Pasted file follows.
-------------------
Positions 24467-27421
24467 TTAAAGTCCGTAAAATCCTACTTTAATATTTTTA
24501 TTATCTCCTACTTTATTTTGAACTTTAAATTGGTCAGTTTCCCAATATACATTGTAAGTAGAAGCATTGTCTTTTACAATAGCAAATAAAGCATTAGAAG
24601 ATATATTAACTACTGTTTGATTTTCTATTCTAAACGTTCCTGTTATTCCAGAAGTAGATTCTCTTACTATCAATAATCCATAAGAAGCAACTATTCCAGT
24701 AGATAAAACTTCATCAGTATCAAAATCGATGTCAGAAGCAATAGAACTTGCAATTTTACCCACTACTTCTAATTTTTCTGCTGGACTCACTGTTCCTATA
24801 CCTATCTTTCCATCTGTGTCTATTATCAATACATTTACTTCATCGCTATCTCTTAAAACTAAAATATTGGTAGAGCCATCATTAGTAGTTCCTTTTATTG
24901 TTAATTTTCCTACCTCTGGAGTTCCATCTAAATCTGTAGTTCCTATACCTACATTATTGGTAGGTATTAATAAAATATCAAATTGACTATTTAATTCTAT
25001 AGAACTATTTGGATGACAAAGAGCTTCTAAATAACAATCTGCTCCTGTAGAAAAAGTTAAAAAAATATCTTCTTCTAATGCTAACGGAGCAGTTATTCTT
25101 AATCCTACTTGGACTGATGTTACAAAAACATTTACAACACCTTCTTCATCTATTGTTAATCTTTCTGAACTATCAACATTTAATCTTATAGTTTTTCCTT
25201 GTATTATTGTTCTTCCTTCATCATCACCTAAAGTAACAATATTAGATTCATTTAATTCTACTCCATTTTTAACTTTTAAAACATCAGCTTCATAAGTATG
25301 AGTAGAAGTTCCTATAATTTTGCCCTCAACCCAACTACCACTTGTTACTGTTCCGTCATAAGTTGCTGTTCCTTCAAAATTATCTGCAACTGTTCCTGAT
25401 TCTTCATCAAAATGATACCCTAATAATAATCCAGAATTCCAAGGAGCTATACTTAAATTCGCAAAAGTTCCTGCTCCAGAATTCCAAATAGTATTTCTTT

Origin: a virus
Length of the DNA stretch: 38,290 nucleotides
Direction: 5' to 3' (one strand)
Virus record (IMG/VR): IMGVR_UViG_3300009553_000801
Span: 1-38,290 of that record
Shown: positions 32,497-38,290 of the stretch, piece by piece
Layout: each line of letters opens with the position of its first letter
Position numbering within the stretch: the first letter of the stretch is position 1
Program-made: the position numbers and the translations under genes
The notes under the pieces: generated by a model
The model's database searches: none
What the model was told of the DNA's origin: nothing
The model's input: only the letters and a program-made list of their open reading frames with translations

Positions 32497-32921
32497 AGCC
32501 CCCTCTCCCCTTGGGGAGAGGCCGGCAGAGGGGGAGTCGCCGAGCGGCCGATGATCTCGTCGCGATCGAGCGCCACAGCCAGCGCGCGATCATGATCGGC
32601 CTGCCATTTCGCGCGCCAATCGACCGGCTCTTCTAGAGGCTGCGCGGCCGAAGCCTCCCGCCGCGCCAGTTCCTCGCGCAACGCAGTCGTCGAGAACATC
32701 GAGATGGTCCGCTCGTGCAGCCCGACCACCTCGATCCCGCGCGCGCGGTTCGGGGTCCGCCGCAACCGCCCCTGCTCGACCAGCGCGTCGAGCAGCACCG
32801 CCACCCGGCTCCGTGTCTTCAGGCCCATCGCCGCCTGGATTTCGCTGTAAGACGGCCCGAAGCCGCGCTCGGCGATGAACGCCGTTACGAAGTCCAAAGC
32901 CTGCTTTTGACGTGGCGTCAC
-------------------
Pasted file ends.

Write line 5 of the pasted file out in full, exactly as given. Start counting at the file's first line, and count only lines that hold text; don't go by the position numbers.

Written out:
24701 AGATAAAACTTCATCAGTATCAAAATCGATGTCAGAAGCAATAGAACTTGCAATTTTACCCACTACTTCTAATTTTTCTGCTGGACTCACTGTTCCTATA